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Moving the Palace

Ratings:
212 pages3 hours

Summary

“A Middle Eastern heart-of-darkness tale that flows like a dream . . . Crackling with razor-sharp humor” (The New York Times).
 
At the dawn of the twentieth century, a young Lebanese explorer leaves the Levant for the wilds of Africa, encountering an eccentric English colonel in Sudan and enlisting in his service. In this lush chronicle of far-flung adventure, the military recruit crosses paths with a compatriot who has dismantled a sumptuous palace in Tripoli and is transporting it across the continent on a camel caravan. The protagonist soon takes charge of this hoard of architectural fragments, ferrying the dismantled landmark through Sudan, Egypt, and the Arabian Peninsula, attempting to return to his native Beirut with this moveable real estate. Along the way, he will encounter skeptic sheikhs, suspicious tribal leaders, bountiful feasts, pilgrims bound for Mecca, and T. E. Lawrence in a tent—in this “utterly charming” novel that was a recipient of the Académie Française’s François Mauriac Prize (Library Journal).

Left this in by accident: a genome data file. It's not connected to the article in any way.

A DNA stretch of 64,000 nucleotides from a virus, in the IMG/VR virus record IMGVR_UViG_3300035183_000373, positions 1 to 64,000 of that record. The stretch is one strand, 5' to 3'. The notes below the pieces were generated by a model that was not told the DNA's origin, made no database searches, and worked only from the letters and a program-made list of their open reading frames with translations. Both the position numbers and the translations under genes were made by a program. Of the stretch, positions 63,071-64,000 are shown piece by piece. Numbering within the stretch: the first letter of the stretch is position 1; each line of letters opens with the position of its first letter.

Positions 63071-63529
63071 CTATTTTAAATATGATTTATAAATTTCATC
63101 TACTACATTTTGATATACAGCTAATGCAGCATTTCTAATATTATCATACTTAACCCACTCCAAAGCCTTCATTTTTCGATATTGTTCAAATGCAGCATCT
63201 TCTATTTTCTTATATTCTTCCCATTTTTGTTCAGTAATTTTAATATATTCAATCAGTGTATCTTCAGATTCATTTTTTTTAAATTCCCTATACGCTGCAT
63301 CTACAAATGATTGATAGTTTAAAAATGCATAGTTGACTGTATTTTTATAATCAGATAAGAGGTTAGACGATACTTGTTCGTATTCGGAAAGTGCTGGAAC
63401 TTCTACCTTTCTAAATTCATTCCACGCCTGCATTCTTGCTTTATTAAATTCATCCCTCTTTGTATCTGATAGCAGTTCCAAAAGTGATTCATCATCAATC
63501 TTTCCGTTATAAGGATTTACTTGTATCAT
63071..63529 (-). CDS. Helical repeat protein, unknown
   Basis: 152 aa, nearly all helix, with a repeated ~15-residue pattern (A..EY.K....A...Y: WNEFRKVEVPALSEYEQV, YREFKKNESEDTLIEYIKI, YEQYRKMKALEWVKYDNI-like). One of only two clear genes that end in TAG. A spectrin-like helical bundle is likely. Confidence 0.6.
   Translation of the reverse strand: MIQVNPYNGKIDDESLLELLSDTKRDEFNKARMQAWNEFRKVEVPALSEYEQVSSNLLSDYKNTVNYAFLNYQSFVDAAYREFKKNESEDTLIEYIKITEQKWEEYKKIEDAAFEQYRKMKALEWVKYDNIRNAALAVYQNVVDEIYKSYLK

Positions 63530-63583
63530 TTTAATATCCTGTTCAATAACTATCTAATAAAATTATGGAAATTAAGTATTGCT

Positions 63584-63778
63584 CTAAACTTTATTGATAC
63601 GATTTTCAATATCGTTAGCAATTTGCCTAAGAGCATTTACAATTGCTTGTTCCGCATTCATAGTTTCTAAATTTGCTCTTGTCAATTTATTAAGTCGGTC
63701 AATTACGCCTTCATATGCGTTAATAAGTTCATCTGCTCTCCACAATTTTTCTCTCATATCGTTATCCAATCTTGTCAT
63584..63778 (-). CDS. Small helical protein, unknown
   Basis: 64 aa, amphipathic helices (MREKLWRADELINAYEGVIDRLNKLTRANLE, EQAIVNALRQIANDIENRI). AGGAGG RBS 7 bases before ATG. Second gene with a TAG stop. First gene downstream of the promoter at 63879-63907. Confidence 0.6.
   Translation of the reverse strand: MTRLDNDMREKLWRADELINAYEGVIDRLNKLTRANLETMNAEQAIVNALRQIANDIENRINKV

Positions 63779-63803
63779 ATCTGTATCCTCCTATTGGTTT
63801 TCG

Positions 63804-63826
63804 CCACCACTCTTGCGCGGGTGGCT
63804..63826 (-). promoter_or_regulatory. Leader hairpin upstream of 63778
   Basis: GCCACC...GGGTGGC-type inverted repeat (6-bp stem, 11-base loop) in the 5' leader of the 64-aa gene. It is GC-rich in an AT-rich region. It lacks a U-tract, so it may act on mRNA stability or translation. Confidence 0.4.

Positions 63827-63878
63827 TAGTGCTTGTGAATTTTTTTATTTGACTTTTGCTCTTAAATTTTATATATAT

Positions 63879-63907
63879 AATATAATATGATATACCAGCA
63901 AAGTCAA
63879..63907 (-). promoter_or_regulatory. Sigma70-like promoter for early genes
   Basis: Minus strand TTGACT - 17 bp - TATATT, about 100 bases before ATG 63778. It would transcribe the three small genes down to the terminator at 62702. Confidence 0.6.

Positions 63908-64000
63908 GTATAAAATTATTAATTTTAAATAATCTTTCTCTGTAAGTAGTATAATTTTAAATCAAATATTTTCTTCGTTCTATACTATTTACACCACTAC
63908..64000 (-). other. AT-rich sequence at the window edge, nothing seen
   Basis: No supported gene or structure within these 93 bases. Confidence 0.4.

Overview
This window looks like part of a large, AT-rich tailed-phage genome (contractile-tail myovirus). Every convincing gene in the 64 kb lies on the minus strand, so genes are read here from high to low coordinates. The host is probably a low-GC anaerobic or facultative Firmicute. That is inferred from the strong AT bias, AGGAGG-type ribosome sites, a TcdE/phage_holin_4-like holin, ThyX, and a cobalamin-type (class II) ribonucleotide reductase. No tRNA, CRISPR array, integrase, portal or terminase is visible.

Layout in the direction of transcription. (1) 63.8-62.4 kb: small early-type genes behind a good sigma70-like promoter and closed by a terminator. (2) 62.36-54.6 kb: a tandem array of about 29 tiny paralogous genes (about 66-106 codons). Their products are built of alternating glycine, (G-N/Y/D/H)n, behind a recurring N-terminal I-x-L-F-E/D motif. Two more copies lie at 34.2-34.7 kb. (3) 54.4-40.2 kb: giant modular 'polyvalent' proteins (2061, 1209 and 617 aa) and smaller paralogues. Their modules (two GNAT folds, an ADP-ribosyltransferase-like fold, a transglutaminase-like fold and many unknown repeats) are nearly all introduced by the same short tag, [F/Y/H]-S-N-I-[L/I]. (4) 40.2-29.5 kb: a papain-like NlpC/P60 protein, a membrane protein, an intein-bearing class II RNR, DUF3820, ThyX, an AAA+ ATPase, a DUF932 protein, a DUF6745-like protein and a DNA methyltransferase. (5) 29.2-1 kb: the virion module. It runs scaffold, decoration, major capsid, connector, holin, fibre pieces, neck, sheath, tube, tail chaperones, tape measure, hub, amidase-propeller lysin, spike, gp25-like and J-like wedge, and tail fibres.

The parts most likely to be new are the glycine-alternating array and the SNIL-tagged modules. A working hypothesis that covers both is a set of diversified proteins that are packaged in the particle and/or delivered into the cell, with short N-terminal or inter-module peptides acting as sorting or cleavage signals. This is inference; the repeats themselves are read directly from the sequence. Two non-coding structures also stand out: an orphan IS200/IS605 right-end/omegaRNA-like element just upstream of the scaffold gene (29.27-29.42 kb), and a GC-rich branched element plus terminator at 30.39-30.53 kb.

“Renders the complex social landscape of the Middle East and North Africa with subtlety and finesse . . . Yet one doesn’t need to care about the region’s history, or its present-day contexts, to enjoy Moving the Palace.” —The Wall Street Journal

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